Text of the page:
Survey Reveals Most Significant Challenges Faced by Ministries: Staffing and Fundraising
This is the second article in our series related to the January MinistryWatch survey of ministry executives. The first one regarding revenue expectations can be found here.
Christian ministry leaders say that finding and retaining qualified staff are among the biggest challenges they face, followed closely by fundraising and revenue concerns.
In a survey of the executives of the largest Christian ministries in the country, 37% of respondents said “finding and keeping qualified staff” was their most significant challenge, while 33.7% named fundraising and revenue.
When the ministry leaders were surveyed in October, finding and retaining qualified staff was the chief challenge cited by 42%, while only 26% cited fundraising and revenue.
The staffing challenge is reflective of the tight labor market. The U.S. Bureau of Labor Statistics reported there are 11 million job openings in the economy more broadly.
Increased concerns about fundraising and ministry revenue may come from inflationary pressures and belt-tightening measures taken by many Americans. The consumer price index increased by 0.5% in January, and the annual inflation rate is reportedly 6.4%.
When surveyed in October, ministry leaders were optimistic about their revenue increasing over the next 12 months, with 58% expecting to see an increase.
Even though in January ministry leaders cited fundraising as a significant challenge they expect to face in the coming year, 71% anticipate their revenue will increase by at least 1%.
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The Fundraising Effectiveness Project’s Third Quarter Reports showed that giving was up in the first nine months of 2022, but the number of donors was down. The total amount of dollars raised was up nearly 5%, but the number of donors fell by 7% last year.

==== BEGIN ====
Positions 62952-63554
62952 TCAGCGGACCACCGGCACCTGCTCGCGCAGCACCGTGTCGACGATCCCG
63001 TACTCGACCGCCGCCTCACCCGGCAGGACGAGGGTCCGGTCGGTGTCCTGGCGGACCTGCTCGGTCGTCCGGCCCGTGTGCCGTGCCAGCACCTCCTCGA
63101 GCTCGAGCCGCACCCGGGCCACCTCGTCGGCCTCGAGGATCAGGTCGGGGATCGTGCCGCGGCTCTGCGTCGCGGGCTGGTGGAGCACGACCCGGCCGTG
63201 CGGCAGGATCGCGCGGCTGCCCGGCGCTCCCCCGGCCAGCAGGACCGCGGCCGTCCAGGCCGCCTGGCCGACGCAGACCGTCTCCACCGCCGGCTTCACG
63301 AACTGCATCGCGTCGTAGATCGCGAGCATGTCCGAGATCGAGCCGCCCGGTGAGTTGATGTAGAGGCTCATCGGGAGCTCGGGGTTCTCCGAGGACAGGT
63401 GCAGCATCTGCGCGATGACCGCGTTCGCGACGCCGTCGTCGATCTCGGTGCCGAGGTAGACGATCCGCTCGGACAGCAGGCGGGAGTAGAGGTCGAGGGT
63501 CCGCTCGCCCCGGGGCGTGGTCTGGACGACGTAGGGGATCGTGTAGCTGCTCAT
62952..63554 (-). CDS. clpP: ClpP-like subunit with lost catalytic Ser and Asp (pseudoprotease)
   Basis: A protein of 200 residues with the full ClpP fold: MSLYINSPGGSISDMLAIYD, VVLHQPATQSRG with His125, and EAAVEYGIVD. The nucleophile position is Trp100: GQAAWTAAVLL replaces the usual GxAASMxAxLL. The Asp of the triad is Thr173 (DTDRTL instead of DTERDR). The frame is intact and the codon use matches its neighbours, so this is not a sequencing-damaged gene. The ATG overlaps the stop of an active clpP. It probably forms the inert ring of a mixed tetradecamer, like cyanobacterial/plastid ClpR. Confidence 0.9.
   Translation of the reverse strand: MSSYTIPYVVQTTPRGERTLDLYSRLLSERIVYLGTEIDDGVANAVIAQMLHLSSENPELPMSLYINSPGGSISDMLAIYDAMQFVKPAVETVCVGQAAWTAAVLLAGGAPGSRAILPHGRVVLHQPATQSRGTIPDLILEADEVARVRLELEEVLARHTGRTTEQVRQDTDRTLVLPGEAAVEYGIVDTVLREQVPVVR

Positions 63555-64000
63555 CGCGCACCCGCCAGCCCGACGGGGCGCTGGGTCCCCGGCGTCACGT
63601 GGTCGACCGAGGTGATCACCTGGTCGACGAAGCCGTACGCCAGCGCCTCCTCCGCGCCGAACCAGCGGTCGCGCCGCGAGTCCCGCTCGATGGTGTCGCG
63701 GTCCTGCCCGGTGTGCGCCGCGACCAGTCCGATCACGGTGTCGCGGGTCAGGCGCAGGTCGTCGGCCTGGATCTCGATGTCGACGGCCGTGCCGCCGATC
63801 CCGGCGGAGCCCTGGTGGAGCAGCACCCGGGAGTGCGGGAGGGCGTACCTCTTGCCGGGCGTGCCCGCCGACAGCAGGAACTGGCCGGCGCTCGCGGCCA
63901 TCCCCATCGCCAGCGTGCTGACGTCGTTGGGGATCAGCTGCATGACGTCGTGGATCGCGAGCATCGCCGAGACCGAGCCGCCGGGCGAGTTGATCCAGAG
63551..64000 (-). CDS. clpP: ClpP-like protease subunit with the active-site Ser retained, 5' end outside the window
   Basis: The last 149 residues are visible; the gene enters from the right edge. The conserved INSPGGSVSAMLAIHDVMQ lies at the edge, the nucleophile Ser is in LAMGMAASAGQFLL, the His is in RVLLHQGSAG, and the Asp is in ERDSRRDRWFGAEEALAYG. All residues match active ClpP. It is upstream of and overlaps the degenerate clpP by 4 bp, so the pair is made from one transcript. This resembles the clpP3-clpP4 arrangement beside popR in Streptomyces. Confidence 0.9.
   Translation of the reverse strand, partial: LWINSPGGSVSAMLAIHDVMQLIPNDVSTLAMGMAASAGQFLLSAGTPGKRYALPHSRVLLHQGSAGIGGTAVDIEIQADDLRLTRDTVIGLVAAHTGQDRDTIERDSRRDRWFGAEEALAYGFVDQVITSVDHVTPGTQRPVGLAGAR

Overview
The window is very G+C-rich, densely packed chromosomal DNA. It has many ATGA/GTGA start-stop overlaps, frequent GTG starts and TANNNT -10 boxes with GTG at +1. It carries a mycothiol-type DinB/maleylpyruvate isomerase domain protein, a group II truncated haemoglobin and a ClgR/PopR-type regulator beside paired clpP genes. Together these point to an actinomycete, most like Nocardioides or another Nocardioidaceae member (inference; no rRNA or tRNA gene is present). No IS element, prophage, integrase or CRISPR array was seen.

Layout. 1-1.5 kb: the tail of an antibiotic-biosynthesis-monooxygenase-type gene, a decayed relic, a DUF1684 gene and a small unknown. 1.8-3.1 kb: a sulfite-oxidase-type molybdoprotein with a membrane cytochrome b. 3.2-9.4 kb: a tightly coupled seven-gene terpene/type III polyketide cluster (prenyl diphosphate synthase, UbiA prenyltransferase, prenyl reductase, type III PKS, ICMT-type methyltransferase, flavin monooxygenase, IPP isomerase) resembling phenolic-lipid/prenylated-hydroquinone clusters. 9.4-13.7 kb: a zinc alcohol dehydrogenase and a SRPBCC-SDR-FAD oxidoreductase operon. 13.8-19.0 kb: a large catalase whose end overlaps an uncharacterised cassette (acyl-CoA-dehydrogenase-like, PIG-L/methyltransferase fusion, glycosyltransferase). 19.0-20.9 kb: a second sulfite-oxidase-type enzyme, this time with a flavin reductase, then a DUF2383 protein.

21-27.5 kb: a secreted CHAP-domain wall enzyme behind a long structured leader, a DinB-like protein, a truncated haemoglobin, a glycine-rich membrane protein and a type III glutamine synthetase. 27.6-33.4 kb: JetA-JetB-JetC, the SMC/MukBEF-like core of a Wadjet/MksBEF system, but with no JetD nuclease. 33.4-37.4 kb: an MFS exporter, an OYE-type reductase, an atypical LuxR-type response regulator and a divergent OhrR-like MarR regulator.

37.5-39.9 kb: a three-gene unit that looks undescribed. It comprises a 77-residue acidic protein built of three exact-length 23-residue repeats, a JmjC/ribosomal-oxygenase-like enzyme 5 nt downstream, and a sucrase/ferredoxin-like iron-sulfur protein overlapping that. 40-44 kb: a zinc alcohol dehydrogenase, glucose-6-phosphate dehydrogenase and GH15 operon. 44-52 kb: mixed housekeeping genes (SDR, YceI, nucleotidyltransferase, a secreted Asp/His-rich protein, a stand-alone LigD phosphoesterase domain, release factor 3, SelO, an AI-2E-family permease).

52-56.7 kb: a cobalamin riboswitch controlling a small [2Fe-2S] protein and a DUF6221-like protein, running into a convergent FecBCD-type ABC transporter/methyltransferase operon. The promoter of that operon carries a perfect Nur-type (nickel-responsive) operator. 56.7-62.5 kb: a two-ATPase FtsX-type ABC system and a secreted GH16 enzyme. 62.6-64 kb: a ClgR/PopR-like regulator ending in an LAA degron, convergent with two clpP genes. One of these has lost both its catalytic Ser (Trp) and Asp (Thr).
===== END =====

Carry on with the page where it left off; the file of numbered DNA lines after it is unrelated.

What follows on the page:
Donors who give less than $100 dropped by 13%.
Dave Phillips of Children’s Hunger Fund agrees that both staffing and fundraising are challenging, but one exceeds the other.
“I would say both issues are a challenge, but staffing is definitely high on the list,” Phillips told MinistryWatch. “As you know, Children’s Hunger Fund looks for a unique individual when filling open staff positions: relational, servant leaders that love Jesus, and possess the gifting and experience necessary to move the mission and vision of CHF forward.”
He explained several reasons for the challenge. “Finding qualified talent has proven to be more difficult in recent years, partly due to how COVID changed the marketplace and partly due to being based in Southern California where the cost of living is so high and where the political arena can be so challenging. Some of the ways we counteract this is to offer one of the better benefit packages in our industry; increase the salary range for some hard-to-fill positions; utilize our staff more in securing referrals; and broadening our search methods.”
The National Council for Nonprofits confirms what the survey shows—that charities are experiencing difficulties retaining staff and filling vacancies.
“When organizations dedicated to serving the public good can’t secure the workforce to provide vital services, their communities suffer. [S]taffing shortages in direct-care services mean that families and individuals cannot access life-saving support. When a nonprofit closes, the ripple effects cannot be ignored: communities lose access to food, shelter, mental health care, and other vital services,” the council noted on its website.
This is the second quarterly survey MinistryWatch sent to the leaders of the country’s largest 1,000 Christian ministries. Of those, 83 responded.
Main photo: Photo by Edmond Dantès / Pexels / Creative Commons